Brides and grooms, I know your confused and overwhelmed. When you’re planning a wedding there are so many things required that you’ve never had to do before, such as hiring a caterer, choosing a wedding photographer, and mailing wedding invitations. (Who mails things, anyways!?)
While I can’t say I’m an expert at catering or photography, I do know invitations. Your invitation acts as a first impression for your guests, and gives them an idea of what to expect at the wedding, and the way it is worded can make a huge impact in that impression. In this post, I will explain what details and information needs to be included on the invitation, and several options of how it can be worded.
What do your guest need to know?
Some of the information is obvious, your guests need to know who’s getting married (you, silly!), where it’s taking place, and what time they need to be there. The location typically includes the address, but not the zip code. Now, even though it feels like the reception is the big party, the invitation typically only includes the ceremony details. If a reception is taking place at a different location, that information should be presented on a separate small reception card or the details card.
There are lots of different ways to word an invitation. From very traditional, to very casual, and then options in between. Below are three wording examples representing varying degrees of formality.
Formal / traditional wording
Including both parents names and using the phrasing "request the honor of your presence is the most traditional and formal.
In the old days, (when people rode on horses, and there was no Pinterest), the bride’s parents would be the ones hosting the event and sending the invitations. Therefore, their names would be presented first, requesting the company of their guests. Articulating the date and time of the event is also very traditional wording etiquette.
Typically, a wedding with this etiquette formality, the ceremony would take place in a house of worship, followed by a reception in a banquet hall or the like. The reception location and information would be included on a separate small reception card or a details card.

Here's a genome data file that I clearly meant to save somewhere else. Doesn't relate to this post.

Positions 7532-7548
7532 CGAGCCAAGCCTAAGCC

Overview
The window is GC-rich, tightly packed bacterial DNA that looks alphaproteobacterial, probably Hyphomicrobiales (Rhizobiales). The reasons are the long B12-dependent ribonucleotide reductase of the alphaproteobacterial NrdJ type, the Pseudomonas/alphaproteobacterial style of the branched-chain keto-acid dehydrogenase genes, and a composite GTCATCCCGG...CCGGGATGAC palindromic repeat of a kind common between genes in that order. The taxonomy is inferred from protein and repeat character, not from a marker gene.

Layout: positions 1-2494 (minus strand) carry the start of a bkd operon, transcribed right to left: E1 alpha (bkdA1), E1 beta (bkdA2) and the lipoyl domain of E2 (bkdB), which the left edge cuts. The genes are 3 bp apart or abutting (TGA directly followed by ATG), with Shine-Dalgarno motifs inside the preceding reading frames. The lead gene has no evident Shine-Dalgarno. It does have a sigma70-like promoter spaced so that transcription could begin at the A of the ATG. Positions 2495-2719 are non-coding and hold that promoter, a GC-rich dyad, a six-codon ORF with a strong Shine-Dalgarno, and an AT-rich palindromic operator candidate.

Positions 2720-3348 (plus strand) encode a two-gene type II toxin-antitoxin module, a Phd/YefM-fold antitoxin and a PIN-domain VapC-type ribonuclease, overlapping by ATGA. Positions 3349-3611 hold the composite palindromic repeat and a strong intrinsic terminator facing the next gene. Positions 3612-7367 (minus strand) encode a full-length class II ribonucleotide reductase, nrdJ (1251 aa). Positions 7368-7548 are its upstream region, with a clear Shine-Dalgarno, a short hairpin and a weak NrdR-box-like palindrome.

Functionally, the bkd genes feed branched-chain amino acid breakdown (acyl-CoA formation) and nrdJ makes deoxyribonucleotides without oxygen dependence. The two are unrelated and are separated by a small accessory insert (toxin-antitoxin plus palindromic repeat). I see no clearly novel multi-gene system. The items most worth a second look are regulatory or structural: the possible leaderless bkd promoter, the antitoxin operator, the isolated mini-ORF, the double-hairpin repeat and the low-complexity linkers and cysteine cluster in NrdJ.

Beginning the invitation with "together with their families" followed by "request the pleasure of your company" is a more modern approach to the traditional wording etiquette. This option might be great for a wedding that isn't being held in a house of worship, but is still a formal, classy event.
Other options could be "together with their parents" and "invite you to celebrate
their marriage" In this example, the date and time are articulated the same, but don't necessarily need to be.
An even more casual option would be “together in love” or omitting the introductory line all together and going right to the couple’s names. Maybe you’re having a destination wedding in Hawaii and it could say something like “invite you to join in their luau of love”. There’s really no “rules”, just do what fits you and your family’s personality best.
In this example, the date and time are represented in numbers instead of words, and follows with "dinner and dancing to follow". If the ceremony and reception are taking place at the same location, this is a nice way to tell your guest what to expect following the ceremony.
Overall, there really is no right or wrong answer when it comes to invitation wording, just different circumstances for different couples. I encourage you to use the wording etiquette that best fits you, your family, and your wedding.